Hirano was able to pick up his second save of the season in Friday's 4-2 win over the Astros. He allowed a single and a walk in a scoreless inning of work. After blowing a save Wednesday, Hirano was given another chance to handle the ninth inning and he managed to keep the Astros off the board. It appears that he may have a grip on the closer duties in Arizona for now, but the situation is still worth watching. Hirano has a 2.12 ERA with 55 strikeouts over 63.2 innings so far in 2018.
Hirano (4-3) blew the save and took the loss Wednesday, allowing two runs on two hits while recording one out against the Rockies. Hirano was called upon for a save opportunity for a second consecutive night, but he allowed a leadoff single and then a walkoff home run to take the defeat. Given that the 34-year-old got the nod both Tuesday and Wednesday it appears he is manager Torey Lovullo's preferred option to handle ninth-inning duties, though the leash just got shorter.
Hirano collected the save Tuesday, firing a perfect inning with two strikeouts in a win over the Rockies. With Brad Boxberger relieved of his closing duties, manager Torey Lovullo indicated he'd manage the ninth inning on a matchup basis and it was Hirano who earned his first save. Jake Diekman was called upon to start the ninth inning, but after allowing a pair of runners to reach, Hirano came on to shut the door without allowing either inherited runner to score. The 34-year-old has a stellar 1.88 ERA and has gone 11 straight outings without allowing an earned run, so while Lovullo may not use a traditional closer down the stretch, Hirano looks like the top option.
Hirano could see usage in save situations after Diamondbacks manager Torey Lovullo announced Monday that Brad Boxberger would be removed from the closer's role, Steve Gilbert of MLB.com reports. "It's going to be done by matchup and trying to get through the situation the best that we can based on the hitters that are coming up and based on who's available in the bullpen," Lovullo said of the team's closing picture. "We've got to get there first, and once we get there you're probably going to see a variety of guys finishing the game for us." While Lovullo avoided naming any candidates to replace Boxberger at the back end of the bullpen, Hirano seems to have the best case for filling the vacancy. Though Archie Bradley has primarily acted as the club's top setup option this season and trails only Boxberger with three saves, he hasn't been dependable in the second half with a 8.20 ERA, 1.66 WHIP and 3.9 BB/9 across 21 appearances. Hirano, meanwhile, has prior closing experience from his days in Japan and has been a steady performer throughout his rookie campaign, submitting a 1.91 ERA and avoiding the home-run issues that have more frequently plagued Bradley and Boxberger. The 34-year-old thus looks like Arizona's most reliable choice against lineups that skew right-handed heavy, with southpaws Andrew Chafin and Jake Diekman perhaps seeing more ninth-inning work versus lefties if Lovullo sticks to the matchups-based plan he teased.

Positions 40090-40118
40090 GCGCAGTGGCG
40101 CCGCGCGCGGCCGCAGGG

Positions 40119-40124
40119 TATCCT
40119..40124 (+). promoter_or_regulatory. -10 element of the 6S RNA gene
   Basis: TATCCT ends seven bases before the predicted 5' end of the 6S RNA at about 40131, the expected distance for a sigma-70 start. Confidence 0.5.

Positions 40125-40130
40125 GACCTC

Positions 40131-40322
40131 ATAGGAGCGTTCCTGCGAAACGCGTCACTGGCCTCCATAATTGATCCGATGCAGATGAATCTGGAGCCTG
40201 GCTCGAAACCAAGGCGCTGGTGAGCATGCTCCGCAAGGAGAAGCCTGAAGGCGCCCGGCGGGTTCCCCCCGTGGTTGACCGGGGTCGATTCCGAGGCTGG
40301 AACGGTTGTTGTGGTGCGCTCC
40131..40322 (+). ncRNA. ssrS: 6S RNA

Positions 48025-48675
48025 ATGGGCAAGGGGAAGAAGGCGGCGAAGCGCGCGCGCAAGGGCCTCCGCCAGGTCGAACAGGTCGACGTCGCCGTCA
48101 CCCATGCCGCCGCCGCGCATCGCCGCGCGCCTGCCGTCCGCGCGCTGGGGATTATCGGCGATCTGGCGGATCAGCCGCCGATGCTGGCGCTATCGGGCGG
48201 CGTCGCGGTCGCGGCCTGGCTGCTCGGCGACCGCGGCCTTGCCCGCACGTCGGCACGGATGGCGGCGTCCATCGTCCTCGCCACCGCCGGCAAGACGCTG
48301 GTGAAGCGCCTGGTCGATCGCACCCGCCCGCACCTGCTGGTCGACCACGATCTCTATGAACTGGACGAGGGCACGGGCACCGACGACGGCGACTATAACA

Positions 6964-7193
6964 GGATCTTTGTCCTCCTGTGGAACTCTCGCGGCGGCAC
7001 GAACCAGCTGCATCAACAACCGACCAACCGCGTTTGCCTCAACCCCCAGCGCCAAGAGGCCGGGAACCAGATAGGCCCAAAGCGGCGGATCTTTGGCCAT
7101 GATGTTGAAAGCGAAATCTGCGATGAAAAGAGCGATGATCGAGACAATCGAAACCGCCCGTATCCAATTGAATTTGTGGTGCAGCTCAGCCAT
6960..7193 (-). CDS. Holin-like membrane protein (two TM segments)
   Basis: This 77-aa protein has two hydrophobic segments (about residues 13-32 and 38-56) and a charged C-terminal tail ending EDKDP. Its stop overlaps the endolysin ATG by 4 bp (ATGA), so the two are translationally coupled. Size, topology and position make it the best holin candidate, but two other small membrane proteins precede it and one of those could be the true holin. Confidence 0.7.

Hirano worked around a pair of base hits to turn in a scoreless eighth inning Thursday in the Diamondbacks' 3-1 win over the Dodgers. The clean frame lowered Hirano's ERA to 2.09 and netted him his 30th hold of the season, placing him second league-wide in that category behind only his teammate, Archie Bradley (31). Hirano's transition from Nippon Professional Baseball to the MLB has gone about as seamlessly as possible, with the 34-year-old establishing himself as one of the league's top setup men right away and not showing any signs of slippage in the second half.